Berners-Lee: We need PGP for the people

Sir Tim Berners-Lee has called on security professionals to come up with a form of public key cryptography for use by people in email exchanges, and to get involved in W3C standards development

World wide web inventor Sir Tim Berners-Lee has set security professionals the challenge of coming up with PGP-like encryption for use by the general population in emails.

Tim Berners-Lee

Sir Tim Berners-Lee has called on security experts to implement PGP-like encryption on people's emails.

Berners-Lee envisaged the use by limited groups of people of public key cryptography, in which data is encrypted using a widely distributed public key and can be decrypted using a private key.

"I'm amazed I still can't do public key-encrypted email with people in the local community," Berners-Lee said at an RSA Conference press event on Thursday. "The things that public key cryptography promised us are not actually there in practice."

This means that complex interactions between multiple stakeholders still do not have the necessary level of security and privacy, according to Berners-Lee. For example, buying a house involves multiple stakeholders, including banks, lawyers, accountants and estate agents, but these people cannot easily encrypt the email sent between them, he said in a speech at the conference.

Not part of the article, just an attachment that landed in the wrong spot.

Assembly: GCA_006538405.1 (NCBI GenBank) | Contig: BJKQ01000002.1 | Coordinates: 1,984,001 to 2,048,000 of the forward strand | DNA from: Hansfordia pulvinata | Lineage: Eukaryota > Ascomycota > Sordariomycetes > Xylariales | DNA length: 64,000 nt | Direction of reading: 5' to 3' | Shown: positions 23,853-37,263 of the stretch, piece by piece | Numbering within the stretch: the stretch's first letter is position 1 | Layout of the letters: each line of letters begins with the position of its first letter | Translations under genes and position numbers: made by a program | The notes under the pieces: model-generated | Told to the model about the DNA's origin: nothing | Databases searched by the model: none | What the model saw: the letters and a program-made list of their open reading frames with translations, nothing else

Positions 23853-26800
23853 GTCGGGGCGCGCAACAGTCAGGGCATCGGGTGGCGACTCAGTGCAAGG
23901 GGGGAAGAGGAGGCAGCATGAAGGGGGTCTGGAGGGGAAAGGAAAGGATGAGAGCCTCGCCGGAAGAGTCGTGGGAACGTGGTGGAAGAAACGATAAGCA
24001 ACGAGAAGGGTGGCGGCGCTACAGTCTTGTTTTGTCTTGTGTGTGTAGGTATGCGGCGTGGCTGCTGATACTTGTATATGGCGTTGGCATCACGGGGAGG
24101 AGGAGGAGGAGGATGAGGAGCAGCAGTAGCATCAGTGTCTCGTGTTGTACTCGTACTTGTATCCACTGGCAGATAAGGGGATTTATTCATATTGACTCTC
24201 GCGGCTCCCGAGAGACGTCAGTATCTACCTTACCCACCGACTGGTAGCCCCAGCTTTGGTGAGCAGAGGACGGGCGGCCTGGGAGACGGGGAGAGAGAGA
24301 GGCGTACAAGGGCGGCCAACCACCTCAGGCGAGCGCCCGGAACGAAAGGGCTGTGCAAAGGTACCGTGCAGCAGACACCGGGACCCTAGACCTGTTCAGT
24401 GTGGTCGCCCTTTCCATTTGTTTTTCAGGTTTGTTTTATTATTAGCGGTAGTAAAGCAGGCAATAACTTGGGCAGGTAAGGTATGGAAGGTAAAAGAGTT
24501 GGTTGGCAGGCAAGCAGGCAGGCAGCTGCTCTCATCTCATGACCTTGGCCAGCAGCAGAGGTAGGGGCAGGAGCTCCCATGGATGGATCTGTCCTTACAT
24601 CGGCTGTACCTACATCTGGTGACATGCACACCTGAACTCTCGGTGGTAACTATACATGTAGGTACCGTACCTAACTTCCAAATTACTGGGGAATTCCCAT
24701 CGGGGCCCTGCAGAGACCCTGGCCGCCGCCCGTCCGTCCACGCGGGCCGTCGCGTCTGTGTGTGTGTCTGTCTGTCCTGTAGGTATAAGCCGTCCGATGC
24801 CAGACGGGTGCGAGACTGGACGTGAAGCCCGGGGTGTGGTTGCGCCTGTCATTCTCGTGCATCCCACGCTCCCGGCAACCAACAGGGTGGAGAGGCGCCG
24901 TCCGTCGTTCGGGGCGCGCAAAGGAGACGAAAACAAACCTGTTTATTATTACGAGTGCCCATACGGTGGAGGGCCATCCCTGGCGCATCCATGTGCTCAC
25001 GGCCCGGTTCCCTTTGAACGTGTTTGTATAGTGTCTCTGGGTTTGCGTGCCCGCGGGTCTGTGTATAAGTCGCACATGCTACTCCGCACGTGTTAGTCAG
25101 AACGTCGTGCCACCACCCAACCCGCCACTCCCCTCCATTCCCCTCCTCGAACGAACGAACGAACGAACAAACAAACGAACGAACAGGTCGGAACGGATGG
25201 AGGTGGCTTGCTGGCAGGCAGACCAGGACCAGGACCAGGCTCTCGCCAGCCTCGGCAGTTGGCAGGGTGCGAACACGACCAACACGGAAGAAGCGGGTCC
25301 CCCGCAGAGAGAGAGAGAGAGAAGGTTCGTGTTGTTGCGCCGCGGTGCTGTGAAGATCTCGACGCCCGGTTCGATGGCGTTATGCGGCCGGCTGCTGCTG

Certain email services, such as Gmail, already allow users to send and receive encrypted email within the service. Berners-Lee envisages an overarching public key infrastructure system that would allow encrypted emails between different services and pieces of software.

"I'm engaged in these multi-party discussions, and you guys [security professionals] are not supporting me," he said. "I've got PGP on my machine, and I'd like to do key exchange... but we don't have key exchange."

'Dysfunctional' implementation

Security professionals must shoulder some of the responsibility for the "dysfunctional" implementation of encryption, according to Berners-Lee.

"I'd like my computer and the world to work in particular ways, and they don't always," he said. "The people who are responsible for security worldwide — to a certain extent, it's got to be your fault."

In addition, Berners-Lee invited security professionals to get involved in creating the web standards being developed by the World Wide Web Consortium (W3C), where he is the director.

"I'd like the security community to come to W3C and join in the working groups which are building that environment, help them make it a secure and powerful environment," he said.

People need to have more control of their data and which organisations access that data, he added, saying security professionals can help develop the standards to make this happen.

"I want anything — whether it comes from the web or not, or whether it comes from a desktop — I want to be able to control those resources again," said Berners-Lee. "I've got to be able to control the devices it accesses. I need more powerful tools for control."

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